Well Cyclone Yasi has been and gone. It crossed the coast as Category 5 (the highest rating for a cyclone) about 160 kilometres to the north of us. Yasi was huge … the eye alone was around 35 kilometres across. The main part, including the eye, stretched close to 500 kilmetres wide! We were within the circle of destructive winds just outside the eye or centre and we had a wild ride on Wednesday night/Thursday morning.
TC Yasi superimposed on the U.S. ... gives a visual about just what a monster it was!
Here's some tips about weathering a cyclone:
1. Have plenty of water supplies. Fill the bathtub, fill huge 5 gallon water containers, fill any spare bottle you have around the house. It's surprising just how much you will appreciate your efforts in storing water when there's no running water for days and days! (Special note: you'll need quite a bit of water to help flush the loo!!!!) I recommend the 5 gallon containers as they're so much easier to heave around!
2. Make sure you have a source of power such as a little generator. It is so surprising just how boring and long the day can be when there's no power for your various modes of entertainment. We've been without electricity now for four days and it feels like a lifetime. I'm able to blog tonight because we took the chance to fire up the generator for a few hours instead of the hour in the morning and the hour in the evening that has been the routine for the last few days.
3. Have plenty of dried and non-perishable food items in your pantry! After an exhausting day of clearning dropped branches and dragging them metres to the fire-pit, the last thing you feel like doing is cooking up a huge meal on the barbeque at the end of the day! It's soooo much easier just to boil some water and add it to something that resembles rice and then just chuck a steak on the barbie for some added sustenance.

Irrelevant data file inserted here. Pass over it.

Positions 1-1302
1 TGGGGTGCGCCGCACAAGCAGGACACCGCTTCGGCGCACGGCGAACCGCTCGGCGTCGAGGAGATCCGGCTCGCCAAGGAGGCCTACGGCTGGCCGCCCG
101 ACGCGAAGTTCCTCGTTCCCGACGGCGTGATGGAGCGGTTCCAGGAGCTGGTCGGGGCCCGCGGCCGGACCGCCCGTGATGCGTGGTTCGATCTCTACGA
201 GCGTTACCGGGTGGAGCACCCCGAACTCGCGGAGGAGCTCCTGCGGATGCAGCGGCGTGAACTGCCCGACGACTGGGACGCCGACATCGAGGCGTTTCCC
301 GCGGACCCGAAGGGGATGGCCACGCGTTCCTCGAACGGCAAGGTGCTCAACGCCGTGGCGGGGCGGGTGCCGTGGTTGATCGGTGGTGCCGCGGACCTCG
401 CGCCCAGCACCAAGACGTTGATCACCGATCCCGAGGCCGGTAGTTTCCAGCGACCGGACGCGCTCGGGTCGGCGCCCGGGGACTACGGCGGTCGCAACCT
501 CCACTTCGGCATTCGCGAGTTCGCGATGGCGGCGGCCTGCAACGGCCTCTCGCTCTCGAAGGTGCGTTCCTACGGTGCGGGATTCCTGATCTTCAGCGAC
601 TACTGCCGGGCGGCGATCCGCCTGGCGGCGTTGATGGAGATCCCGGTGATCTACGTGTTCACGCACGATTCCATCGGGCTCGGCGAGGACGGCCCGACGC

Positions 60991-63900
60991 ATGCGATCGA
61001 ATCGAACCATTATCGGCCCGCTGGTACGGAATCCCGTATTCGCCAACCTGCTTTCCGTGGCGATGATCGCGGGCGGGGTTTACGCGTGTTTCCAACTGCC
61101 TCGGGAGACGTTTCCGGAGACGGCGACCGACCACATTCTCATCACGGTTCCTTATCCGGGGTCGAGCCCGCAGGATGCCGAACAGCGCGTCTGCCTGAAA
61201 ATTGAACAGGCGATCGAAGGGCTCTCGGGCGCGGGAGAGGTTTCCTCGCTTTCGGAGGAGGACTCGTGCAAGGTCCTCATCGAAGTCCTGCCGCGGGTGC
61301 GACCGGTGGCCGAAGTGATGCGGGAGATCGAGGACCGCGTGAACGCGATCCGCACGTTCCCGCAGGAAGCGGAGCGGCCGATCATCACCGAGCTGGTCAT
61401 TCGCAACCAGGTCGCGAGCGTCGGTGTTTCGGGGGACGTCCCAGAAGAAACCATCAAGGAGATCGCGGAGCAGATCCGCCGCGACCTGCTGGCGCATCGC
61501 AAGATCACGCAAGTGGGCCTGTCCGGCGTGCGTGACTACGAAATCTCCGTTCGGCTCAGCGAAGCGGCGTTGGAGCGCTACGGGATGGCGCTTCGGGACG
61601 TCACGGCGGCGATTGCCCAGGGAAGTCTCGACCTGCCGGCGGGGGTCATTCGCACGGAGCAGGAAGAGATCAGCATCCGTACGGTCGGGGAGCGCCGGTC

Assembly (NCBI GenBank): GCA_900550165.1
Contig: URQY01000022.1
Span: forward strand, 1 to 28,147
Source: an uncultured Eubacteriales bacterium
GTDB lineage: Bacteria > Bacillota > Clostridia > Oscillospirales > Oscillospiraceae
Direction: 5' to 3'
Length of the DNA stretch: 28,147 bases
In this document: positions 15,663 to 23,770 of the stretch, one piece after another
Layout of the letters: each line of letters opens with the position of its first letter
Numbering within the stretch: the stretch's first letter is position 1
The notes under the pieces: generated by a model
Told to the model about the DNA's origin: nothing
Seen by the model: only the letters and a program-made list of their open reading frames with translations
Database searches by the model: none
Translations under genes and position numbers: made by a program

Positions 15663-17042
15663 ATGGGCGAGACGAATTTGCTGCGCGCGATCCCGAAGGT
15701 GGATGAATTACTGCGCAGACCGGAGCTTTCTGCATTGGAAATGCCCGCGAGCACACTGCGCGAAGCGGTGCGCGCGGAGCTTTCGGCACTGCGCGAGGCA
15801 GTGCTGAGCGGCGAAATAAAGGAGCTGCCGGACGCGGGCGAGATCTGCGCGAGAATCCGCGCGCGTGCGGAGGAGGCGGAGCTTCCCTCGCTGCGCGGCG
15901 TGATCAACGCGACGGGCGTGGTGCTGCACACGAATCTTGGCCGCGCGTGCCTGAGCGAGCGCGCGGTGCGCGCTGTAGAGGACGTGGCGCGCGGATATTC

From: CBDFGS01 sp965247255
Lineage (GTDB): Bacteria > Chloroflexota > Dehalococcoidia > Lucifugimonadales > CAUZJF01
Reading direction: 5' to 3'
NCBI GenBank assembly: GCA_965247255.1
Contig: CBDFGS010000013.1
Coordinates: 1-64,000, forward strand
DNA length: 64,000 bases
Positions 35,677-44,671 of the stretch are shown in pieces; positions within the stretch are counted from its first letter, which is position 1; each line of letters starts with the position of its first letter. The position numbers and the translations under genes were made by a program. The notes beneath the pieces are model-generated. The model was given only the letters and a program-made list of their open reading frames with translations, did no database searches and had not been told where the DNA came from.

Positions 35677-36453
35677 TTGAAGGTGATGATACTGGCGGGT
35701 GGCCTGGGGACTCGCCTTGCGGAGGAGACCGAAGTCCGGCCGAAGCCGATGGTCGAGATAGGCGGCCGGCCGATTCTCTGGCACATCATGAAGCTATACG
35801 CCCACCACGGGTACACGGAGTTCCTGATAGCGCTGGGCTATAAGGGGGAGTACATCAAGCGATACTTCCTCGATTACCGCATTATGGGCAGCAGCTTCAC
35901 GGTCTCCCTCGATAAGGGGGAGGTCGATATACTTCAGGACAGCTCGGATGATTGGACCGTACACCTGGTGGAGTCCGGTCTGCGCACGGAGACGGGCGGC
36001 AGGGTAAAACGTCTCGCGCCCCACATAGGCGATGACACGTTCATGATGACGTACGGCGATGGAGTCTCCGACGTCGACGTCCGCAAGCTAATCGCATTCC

4. Sit out the scary cyclonic winds with friends. Stay out on the back verandah until you can't stand the rain and wind lashing anymore ... and the little branches flying past perhaps add a little bit of fright to the experience ... and make sure you have a wee drink or ten! Left-over bottles of champagne from a mother-in-law's milestone birthday come in very, very handy!
(No, my friend is not trying to get internet access, she's just playing some music on her lap-top to lighten the mood. Bob's 'Blowin In The Wind' is a great choice!)
5. Ensure that the battery-operated source of all knowledge about the cyclone and how it's progressively raging closer and closer to you comes from something cute and adorable. The duck of doom was most appropriate as our one and only source of contact from the outside world in the wee small scary hours! Pay homage to the duck of doom and bad things might be averted!
6. On the night of the raging storm, make sure you cook loads of tasty food. I highly recommend big pots of spaghetti ... quite easy to cook using a little portable stove when you lose power and spaghetti tastes great even when you're sitting in a dining room surrounded by what seems like a whole fleet of jet engines roaring all around you! It also goes very well with lots of robust red wine!
7. When you hear some frightening clunks and crashes from outside don't whatever you do, try to go out to see what it was! Your face will never recover from the wind and rain lashing it receives while you're being so inquisitive. Far better just to wake up the next morning and take a wonderful stroll of discovery outside when you can actually stand up straight and walk!
8. Have plenty of fun board and card games to play ... Coon Can (also known as Gin Rummy) is a great one to play or Taboo! It's something to keep your mind off the noise happening all around you. It's also a great source of diversion when you find you just can't sleep!